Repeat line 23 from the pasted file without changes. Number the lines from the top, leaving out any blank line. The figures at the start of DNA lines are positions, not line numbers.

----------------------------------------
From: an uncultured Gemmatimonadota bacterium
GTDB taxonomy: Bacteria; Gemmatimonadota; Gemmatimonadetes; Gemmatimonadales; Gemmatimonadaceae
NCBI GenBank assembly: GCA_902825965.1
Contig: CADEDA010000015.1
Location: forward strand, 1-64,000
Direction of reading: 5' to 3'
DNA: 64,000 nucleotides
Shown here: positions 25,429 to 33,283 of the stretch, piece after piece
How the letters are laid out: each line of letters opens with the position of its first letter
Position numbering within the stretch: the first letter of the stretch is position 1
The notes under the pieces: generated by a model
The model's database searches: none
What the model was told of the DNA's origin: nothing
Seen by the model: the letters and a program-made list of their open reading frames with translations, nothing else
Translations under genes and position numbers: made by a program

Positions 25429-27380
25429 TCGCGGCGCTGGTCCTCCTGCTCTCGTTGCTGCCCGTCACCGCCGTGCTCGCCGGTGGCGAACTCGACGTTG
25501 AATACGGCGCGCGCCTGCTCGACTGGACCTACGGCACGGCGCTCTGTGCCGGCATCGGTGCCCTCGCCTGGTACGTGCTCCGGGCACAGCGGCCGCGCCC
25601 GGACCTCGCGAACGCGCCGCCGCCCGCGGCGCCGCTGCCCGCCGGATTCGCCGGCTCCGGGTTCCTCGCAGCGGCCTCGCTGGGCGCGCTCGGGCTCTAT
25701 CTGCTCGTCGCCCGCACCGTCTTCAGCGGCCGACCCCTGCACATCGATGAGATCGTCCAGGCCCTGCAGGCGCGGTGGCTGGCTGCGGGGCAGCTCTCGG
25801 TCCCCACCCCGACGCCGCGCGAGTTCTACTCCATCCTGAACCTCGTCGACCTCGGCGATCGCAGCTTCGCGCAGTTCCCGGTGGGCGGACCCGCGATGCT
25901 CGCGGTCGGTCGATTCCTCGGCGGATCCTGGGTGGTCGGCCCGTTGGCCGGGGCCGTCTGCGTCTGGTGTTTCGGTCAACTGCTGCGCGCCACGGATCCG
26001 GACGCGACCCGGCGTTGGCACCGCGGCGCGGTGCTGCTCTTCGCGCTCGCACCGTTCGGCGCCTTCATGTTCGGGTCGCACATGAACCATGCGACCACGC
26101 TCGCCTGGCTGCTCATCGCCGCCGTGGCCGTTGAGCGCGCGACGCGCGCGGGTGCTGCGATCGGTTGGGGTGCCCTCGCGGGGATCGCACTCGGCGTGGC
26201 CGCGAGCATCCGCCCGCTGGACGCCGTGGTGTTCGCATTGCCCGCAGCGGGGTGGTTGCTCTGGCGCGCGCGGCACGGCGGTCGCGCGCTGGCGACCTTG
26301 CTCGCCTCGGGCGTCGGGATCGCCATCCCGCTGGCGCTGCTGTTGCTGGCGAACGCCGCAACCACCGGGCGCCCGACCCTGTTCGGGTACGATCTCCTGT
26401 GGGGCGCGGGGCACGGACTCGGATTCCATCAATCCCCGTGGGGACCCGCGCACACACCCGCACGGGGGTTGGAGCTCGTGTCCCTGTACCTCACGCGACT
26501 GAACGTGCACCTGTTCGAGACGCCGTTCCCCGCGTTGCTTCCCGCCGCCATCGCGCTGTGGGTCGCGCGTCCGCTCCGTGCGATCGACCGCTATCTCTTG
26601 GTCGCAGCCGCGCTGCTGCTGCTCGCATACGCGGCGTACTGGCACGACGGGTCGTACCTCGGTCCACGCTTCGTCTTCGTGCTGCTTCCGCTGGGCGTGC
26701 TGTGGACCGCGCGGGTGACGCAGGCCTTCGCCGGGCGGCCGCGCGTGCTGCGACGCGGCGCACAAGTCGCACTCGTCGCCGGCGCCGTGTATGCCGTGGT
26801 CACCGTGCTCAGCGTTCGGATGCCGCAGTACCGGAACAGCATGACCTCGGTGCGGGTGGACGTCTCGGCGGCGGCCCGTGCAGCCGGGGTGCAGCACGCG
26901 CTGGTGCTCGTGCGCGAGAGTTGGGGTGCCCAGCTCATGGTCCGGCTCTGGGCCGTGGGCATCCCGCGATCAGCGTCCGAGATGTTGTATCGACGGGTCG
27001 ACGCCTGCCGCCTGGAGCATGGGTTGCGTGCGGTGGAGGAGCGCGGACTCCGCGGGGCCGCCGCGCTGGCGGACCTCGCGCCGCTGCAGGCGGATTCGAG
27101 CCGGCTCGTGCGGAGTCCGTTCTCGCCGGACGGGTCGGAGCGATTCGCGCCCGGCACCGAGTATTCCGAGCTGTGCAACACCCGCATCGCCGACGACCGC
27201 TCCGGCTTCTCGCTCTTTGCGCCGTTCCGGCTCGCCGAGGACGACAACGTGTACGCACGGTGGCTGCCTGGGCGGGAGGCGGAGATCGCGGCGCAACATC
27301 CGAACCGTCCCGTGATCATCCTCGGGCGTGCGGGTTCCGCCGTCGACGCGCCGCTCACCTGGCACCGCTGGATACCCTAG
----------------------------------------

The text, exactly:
26001 GACGCGACCCGGCGTTGGCACCGCGGCGCGGTGCTGCTCTTCGCGCTCGCACCGTTCGGCGCCTTCATGTTCGGGTCGCACATGAACCATGCGACCACGC